by DAVID CRAIG
The Forgotten Dream: 1974 Hampton Lectures by Peter Bach (Mowhrays £4.50)
To confirm and establish the Christian Faith and to confute all heretics and schismatics ...so reads the last will and testament of John Bampton, the founder of the annual Bampton Lectures.
They have included the contributions of such worthy proponents of the Christian Faith as Dean Inge, Hastings Rasdall, R. H. Lightfoot, and more recently Eric Mascall and Austin Ferrer. The Forgotten Dream by Peter Bath is the published edition of the 1974 Ramptons and proves to he in the great tradition of its precursors.
Hurrah! Here is someone who realises that doubts and questionings are neither heretical nor schismatic! At last someone acknowledges that the Christian Faith cannot remain uninfluenced by the tensions that are tearing the world apart through scientific and technological developments.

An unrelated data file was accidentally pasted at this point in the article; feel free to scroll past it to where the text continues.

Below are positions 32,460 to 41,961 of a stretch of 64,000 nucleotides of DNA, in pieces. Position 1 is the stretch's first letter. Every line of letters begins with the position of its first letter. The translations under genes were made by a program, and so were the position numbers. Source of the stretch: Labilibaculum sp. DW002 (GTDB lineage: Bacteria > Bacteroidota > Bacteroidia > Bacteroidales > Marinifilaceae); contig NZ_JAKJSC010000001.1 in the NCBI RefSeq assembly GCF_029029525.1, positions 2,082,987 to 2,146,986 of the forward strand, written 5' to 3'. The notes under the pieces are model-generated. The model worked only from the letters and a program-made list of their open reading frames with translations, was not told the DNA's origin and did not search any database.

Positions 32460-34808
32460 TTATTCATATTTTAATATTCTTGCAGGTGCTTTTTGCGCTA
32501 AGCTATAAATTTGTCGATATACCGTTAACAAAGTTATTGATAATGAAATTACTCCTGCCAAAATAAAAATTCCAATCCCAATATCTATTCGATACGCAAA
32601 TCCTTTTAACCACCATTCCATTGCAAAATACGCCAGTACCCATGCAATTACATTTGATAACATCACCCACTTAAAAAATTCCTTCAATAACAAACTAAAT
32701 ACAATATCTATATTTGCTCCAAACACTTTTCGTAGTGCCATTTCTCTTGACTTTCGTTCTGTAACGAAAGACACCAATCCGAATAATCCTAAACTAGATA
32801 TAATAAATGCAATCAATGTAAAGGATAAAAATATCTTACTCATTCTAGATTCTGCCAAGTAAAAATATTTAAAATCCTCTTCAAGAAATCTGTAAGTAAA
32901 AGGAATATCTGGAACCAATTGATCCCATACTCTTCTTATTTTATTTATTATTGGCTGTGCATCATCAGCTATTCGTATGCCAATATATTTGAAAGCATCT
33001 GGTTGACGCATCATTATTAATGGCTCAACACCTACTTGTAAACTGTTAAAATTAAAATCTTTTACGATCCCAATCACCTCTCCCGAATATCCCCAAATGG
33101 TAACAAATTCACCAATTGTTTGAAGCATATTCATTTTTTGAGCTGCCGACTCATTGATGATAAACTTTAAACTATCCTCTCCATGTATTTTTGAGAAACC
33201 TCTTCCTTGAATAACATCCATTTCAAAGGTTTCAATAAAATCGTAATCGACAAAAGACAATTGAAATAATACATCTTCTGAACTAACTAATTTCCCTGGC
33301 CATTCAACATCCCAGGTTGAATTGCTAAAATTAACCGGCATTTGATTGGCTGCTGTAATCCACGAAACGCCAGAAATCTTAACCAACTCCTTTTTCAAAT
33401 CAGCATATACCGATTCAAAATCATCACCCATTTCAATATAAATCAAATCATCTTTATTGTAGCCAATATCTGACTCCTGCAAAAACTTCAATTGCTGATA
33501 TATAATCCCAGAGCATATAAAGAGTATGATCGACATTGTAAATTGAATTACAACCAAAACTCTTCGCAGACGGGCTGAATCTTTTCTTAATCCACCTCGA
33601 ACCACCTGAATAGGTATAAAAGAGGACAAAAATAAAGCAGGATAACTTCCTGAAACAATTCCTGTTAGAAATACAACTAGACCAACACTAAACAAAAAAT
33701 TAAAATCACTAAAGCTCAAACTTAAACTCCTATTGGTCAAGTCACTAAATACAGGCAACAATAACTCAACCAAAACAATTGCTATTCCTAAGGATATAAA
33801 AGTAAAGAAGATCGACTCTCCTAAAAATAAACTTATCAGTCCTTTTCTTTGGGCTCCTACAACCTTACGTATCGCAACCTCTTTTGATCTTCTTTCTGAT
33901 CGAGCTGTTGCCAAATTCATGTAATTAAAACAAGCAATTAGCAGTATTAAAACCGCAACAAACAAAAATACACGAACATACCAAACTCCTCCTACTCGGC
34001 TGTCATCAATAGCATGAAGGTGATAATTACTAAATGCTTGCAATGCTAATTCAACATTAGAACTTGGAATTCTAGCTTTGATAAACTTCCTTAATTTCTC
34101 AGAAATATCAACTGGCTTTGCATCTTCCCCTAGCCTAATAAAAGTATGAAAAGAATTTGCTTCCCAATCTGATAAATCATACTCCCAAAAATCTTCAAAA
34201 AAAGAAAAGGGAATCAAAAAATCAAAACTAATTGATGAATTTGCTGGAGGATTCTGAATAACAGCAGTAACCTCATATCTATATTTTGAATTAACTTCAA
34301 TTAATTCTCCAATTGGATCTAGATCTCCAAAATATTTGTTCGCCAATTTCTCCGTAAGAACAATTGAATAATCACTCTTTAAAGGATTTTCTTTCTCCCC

hile belief and doubt are equal and sincere reactions to credal formulae. they are not mutually exclusive reactions and both can he contained within the one person. It is for those many of us who find ourselves in this position that Peter Bad. writes.
The half-believer is he who is not able to "distinguish between sure-. ness in religion and tentativeness; in theology, between a basic selfauthenticating intuition and its subsequent arguable interpretations. nor can he draw a line of demarcation between intellectual difficulties and existential doubt."
Through the eight lectures, Peter Baela reconstructs the contemporary scene. questions fruitfully the difficult and normally unquestioned theological tenets from the standpoint of the half-believer. It is a clearly written and sympathetic exposition of Christian !Stith fdr a literate and aware world.
To me it is one of the few books that deals with a real religion and a real God. So much of what is published provides us with the idea of religion and the idea of a God behind which it is all too easy for nest of us to take refuge. This is a book for all who a4k questions and want to come to terms with the wholeness of man in the conflicting forces of religious and secular development.